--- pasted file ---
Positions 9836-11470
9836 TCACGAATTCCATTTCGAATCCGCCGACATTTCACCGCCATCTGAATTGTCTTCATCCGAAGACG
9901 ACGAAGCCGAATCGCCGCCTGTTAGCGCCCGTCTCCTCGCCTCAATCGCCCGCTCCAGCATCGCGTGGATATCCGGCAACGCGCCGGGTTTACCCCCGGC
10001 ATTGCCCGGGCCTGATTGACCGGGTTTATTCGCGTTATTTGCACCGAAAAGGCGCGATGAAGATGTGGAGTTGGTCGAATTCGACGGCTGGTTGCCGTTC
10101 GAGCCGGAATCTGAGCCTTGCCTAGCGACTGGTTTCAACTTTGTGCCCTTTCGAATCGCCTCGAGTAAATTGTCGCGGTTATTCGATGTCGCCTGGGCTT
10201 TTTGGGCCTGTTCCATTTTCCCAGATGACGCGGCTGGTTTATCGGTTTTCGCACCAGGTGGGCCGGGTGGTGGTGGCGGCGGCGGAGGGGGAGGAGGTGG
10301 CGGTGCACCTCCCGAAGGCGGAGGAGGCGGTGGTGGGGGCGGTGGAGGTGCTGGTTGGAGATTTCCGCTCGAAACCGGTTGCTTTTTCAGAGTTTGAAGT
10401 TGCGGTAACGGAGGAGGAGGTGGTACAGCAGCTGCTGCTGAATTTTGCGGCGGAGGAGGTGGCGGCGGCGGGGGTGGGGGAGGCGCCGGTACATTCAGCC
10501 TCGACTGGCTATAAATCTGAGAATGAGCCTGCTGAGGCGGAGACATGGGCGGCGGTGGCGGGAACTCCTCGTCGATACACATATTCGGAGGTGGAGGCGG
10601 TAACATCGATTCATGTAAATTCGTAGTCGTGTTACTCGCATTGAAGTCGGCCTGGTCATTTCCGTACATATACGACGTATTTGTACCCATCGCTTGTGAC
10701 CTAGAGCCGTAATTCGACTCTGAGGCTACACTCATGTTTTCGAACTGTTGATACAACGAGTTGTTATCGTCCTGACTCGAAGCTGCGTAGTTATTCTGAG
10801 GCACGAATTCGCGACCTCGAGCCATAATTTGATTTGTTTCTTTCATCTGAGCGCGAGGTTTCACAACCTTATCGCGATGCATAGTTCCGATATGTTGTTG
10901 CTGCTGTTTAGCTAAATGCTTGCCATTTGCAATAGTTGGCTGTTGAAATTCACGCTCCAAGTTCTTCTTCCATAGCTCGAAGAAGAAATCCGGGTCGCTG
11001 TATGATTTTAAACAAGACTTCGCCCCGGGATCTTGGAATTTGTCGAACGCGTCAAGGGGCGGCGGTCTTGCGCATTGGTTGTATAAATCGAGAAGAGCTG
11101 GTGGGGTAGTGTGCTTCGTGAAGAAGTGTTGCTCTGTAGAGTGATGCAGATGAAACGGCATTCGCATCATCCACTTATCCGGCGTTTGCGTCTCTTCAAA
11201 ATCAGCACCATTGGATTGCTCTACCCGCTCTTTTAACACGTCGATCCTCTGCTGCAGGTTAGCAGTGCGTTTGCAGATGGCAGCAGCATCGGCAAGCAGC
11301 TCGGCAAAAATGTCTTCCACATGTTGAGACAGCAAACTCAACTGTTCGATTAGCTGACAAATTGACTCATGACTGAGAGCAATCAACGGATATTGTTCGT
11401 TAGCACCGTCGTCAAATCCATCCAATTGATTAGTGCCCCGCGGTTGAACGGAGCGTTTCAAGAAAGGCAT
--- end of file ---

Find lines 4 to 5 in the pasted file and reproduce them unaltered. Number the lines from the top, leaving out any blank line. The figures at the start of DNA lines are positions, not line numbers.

10001 ATTGCCCGGGCCTGATTGACCGGGTTTATTCGCGTTATTTGCACCGAAAAGGCGCGATGAAGATGTGGAGTTGGTCGAATTCGACGGCTGGTTGCCGTTC
10101 GAGCCGGAATCTGAGCCTTGCCTAGCGACTGGTTTCAACTTTGTGCCCTTTCGAATCGCCTCGAGTAAATTGTCGCGGTTATTCGATGTCGCCTGGGCTT